Music Feature: Rolling With Ezekiel’s Wheels

“We’re in this really great place now where the music [klezmer] can sound fairly traditional in style but at the same time we can do more in-depth arrangements.”

by Debra Cash

Ezekiel’s Wheels — taking klezmer to new places. Photo: Amy Seibel.

Ezekiel’s Wheels OnStage, at the Coolidge Moviehouse II, Brookline, MA. Monday, Jun 24, 7 p.m., $15

It’s a back story that could be recycled from a cheesy Hollywood musical.

Hard-working buskers are playing for small change in the Porter Square T station. They’ve figured out how to keep an audience listening between trains by cross-pollinating traditional Jewish klezmer tunes with Britney Spears (“Crazy”), Lady Gaga (“Bad Romance”) and Survivor (“Eye of the Tiger”).
A fan walks up to them and tells them she knows Joey Baron, who with Jim Ball (an occasional Arts Fuse contributor) directs the Boston Jewish Music Festival. She encourages the young musicians to compete in the upcoming BJMF’s 2012 edition of Klezmer Idol, a battle of student and community bands being held at Ryles.

Then, just like it happens in the movies, our protagonists win first place. The prize includes time in a professional recording studio. During that session, they cut their first EP, and with a wish and a prayer send it off to the third biennial International Jewish Music Festival in Amsterdam.

And in Amsterdam, they win the audience prize! And discover that after spending a week together in hotel rooms they still get along!

Ezekiel’s Wheels was on a roll.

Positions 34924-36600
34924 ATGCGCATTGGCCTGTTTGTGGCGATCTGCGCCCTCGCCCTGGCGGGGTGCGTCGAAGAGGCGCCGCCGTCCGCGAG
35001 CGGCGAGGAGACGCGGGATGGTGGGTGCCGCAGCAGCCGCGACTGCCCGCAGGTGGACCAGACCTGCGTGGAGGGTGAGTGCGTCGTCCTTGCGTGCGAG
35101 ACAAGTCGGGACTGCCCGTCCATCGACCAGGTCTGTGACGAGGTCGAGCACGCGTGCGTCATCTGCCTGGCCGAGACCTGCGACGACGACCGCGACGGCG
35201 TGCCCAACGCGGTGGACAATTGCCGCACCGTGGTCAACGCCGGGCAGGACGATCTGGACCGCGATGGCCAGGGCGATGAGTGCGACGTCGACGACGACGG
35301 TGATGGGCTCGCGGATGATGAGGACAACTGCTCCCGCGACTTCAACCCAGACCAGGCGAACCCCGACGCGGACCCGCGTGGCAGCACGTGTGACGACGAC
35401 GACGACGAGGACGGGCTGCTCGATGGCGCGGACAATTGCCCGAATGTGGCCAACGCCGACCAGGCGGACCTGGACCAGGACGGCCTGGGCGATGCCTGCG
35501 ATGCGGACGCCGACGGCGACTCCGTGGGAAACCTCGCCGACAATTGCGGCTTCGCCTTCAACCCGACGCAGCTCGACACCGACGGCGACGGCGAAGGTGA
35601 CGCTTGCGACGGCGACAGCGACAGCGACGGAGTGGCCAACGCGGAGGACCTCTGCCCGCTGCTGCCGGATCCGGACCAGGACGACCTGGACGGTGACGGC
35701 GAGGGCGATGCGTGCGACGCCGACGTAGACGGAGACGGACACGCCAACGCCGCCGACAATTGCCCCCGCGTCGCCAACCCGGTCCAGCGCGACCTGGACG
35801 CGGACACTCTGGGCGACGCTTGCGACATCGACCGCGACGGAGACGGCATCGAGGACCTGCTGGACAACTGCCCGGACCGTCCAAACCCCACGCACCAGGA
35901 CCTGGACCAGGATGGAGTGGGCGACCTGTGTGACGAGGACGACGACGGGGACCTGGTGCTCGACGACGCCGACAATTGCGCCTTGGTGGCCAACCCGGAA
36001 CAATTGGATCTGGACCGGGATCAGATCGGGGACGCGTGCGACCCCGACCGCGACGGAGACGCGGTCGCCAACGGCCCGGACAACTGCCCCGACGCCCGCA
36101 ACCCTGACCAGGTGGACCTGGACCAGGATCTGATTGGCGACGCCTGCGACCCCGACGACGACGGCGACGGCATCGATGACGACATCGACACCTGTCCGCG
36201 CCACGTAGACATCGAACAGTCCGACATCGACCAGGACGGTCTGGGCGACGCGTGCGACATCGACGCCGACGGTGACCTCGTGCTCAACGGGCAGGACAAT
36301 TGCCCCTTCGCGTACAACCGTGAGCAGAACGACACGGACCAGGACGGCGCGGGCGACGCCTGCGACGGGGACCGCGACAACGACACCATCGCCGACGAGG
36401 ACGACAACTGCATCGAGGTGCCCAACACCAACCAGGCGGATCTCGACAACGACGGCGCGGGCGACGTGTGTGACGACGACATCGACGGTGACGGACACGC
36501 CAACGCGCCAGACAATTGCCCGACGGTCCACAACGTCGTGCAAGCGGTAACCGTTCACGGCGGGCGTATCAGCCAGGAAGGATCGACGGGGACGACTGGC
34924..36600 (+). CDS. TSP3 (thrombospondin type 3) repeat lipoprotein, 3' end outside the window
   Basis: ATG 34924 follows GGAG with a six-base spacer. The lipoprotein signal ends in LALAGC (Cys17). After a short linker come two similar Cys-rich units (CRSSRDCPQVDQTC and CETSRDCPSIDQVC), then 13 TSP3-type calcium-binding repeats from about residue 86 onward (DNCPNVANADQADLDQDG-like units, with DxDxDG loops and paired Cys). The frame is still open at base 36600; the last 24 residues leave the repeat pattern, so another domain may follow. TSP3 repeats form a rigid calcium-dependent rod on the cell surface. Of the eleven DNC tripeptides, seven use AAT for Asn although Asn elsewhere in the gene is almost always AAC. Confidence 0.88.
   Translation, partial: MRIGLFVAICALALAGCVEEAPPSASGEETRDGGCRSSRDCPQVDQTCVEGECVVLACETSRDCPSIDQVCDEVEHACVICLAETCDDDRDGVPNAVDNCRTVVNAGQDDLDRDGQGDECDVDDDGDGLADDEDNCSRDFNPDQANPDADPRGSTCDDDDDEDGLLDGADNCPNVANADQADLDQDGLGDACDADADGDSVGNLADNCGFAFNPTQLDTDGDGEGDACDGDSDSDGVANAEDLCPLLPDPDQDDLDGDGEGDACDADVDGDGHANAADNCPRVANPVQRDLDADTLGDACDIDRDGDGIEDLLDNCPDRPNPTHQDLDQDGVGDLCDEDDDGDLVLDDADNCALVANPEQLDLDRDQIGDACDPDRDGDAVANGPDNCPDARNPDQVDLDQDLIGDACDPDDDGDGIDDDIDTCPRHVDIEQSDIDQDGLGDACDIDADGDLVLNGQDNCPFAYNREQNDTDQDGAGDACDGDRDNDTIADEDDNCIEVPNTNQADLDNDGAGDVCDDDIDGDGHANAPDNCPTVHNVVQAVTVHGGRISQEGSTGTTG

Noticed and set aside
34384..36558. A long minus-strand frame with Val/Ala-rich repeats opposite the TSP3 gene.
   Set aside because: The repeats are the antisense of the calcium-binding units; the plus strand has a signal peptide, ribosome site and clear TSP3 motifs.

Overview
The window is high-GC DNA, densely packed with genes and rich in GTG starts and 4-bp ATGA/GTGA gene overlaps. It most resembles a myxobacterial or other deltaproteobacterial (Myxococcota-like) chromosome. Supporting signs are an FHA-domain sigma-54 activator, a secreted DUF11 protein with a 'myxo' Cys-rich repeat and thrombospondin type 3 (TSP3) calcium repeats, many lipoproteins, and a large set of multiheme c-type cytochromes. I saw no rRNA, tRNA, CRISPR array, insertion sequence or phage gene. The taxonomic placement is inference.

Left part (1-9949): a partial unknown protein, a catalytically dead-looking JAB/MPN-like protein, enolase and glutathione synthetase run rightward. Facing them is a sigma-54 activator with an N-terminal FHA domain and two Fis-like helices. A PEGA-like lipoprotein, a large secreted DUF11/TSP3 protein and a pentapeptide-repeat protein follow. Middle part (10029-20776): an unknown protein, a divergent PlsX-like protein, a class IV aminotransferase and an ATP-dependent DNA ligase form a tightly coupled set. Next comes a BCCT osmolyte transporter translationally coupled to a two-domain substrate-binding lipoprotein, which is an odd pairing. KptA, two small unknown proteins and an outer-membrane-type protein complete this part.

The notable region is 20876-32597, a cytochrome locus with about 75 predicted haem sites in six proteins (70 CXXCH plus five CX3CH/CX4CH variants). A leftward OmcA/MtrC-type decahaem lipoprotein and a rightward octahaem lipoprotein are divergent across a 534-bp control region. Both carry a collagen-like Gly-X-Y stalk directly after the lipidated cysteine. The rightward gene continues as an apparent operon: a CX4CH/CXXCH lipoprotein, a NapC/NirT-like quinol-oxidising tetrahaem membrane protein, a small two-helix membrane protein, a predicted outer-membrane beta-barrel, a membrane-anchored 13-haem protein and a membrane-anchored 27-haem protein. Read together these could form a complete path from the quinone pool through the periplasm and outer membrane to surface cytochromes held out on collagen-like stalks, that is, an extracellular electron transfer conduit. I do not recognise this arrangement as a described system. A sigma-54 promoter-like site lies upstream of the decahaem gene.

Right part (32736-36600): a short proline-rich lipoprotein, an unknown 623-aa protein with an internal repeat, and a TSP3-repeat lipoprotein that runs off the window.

The quintet — string players Abigale Reisman, Jonathan Cannon and Kirsten Lamb with Nathaniel Seelen on clarinet and Peter Fanelli on trombone — introduces the music from their soon to be released CD at the Coolidge Corner Theatre on Monday, June 24.

“Busking requires us to develop one particular style to play anything offhand, but we’re not really worried about screwing up” Jonathan Cannon — a violinist known for his percussive techniques who in his non-musical life “studies math and neuroscience at Boston University and wonders idly when they are going to give him a PhD” — explained during a recent phone conversation. “With bigger shows we’ve had to adapt and do arrangements more carefully, but not step on the improvisational spirit.”

The T and farmers’ markets have been the band’s steady workshops, where the musicians’ challenge has been to make potential listeners with other activities on their schedule — getting to work, choosing a head of lettuce — stop and pay attention. (The cover of their full-length CD, Transported, portrays the lights of an incoming train bearing down on them as they stand on a shiny subway platform: that rumble is not exactly the background sound most ensembles would prefer.)

Ezekiel’s Wheels is the beneficiary of the klezmer music revival launched in the early 1980s, and clarinetist Nat Seelen, an Education Pioneers fellow at Citizen Schools who studied ethnomusicology at King’s College in London, is quick to say that “one of the great things about playing klezmer now is that there is a ton of history.” (That such a thing as Klezmer Idol even exists speaks the success of klezmer’s preservation.) Earlier groups including Boston’s Klezmer Conservatory Band led by Hankus Netsky “had to recreate scholarship for the general public.” Groups that followed KCB, particularly the Klezmatics, “took it as far as possible to push the limits of what new Jewish music could be. We’re in this really great place now where the music can sound fairly traditional in style but at the same time we can do more in-depth arrangements.”

The band members caught great Klezmatics violinist Alicia Svigals performing her historically-informed score for the 1918 Paola Negri silent film The Yellow Ticket at the Coolidge this past April. After the screening, they approached to say hi. “These people I had idolized knew us,” Seelen says, retaining a touch of awe in his voice. “If I went up to say, even a minor rock celebrity, they wouldn’t say ‘let me know when you’re playing.’ It’s a really friendly community.”

“The burden of bringing klezmer back to life is already shouldered,” Cannon adds. “Now we can just do something great and add what we can to it. ”

c 2013 Debra Cash

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